Brighton and Hove’s Local Cycling and Walking Infrastructure Plan

Brighton and Hove's Local Cycling and Walking Infrastructure Plan recognises and sets out plans to deliver the infrastructure needed to improve the city’s active travel network - creating the foundations to enable an active travel network where the whole community has the practical choices to travel by walking, wheeling, or cycling in a healthy and sustainable way.

The challenge

The challenges Brighton & Hove City Council are hoping to overcome are three local, national and global challenges of obesity and inactivity, response to the COVID-19 pandemic and the climate and biodiversity emergency. There is also the challenge of meeting the Council’s own objective of being a carbon neutral city by 2030.

The solution

Creating an improved strategic network for active travel that is accessible, easy, welcoming, enjoyable, and safe. This will include embedding active travel into all transport schemes, including everyday improvements and maintenance.

A key pillar of the work is the creation of a complete network for active travel, which will reduce the potential for conflict between road users and ensure that active travel is accessible and safe for everyone in the community.

The impact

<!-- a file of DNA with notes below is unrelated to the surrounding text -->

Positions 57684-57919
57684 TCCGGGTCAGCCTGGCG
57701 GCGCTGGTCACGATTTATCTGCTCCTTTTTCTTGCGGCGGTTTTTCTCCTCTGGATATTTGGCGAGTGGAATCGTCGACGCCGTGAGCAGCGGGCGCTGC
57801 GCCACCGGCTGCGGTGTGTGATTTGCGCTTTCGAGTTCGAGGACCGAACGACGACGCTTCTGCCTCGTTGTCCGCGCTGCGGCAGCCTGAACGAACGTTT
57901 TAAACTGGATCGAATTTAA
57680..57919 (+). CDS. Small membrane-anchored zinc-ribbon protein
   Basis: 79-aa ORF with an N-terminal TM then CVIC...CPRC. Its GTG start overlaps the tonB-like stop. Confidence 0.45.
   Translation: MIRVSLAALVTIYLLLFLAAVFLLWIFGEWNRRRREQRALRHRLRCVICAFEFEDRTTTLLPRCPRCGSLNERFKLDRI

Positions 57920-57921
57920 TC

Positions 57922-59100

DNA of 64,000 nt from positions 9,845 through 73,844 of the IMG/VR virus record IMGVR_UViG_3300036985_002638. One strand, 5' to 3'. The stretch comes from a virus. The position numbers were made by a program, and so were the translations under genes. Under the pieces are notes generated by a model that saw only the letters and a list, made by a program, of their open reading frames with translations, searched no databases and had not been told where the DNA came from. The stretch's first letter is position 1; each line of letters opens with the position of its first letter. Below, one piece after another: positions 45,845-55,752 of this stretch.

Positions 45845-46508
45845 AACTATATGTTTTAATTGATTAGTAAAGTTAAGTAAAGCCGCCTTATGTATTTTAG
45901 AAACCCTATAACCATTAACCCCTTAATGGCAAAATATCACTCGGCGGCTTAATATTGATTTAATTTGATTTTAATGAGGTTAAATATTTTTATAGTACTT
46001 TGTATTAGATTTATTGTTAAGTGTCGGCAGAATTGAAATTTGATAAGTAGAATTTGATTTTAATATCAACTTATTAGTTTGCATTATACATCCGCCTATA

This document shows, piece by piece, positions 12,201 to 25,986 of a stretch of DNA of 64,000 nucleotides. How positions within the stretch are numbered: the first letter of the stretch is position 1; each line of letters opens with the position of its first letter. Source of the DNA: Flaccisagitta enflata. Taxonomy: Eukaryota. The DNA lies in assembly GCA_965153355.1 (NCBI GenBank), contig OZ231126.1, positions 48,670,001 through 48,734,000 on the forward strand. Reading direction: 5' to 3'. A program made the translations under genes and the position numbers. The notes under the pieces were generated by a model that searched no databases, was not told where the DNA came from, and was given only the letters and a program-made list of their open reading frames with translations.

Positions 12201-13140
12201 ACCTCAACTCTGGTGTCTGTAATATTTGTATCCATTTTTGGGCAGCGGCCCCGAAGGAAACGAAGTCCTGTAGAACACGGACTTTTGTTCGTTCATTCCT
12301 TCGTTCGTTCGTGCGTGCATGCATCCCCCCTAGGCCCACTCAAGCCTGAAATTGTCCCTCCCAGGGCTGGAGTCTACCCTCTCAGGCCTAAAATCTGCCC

The improved accessibility of active travel will benefit everyone in the community, as everyone uses the pedestrian environment at some point in their journey. Social interactions will also be improved through higher quality and therefore more welcoming public spaces. The Council will also see our road space improved by creating safer active travel facilities, creating active travel spaces people want to use and improving access to public transport.

The overarching impact is that people will have improved physical and mental health and the community will be safer.

How is the approach being sustained?

There are several potential sources of funding available to deliver and maintain the improvements and provisions in Brighton and Hove’s Local Cycling and Walking Infrastructure Plan (LCWIP). These include the Integrated Transport and Maintenance Block Funding, the Carbon Neutral Fund, surplus parking income, Government grants, Developer funding and Local Economic Partnership funding.

Lessons learned

The LCWIP is an evolving document and was signed off at committee in March 2022, however it will constantly change in line with development of schemes, availability of funding and local, regional and national policy. Crucial to the successful development of the LCWIP was stakeholder engagement to inform the network development process. Overall, the principle of improvements to routes and areas in the city is now adopted in the LCWIP and the design and delivery will come at a late stage when further engagement and consultation will inform scheme detail.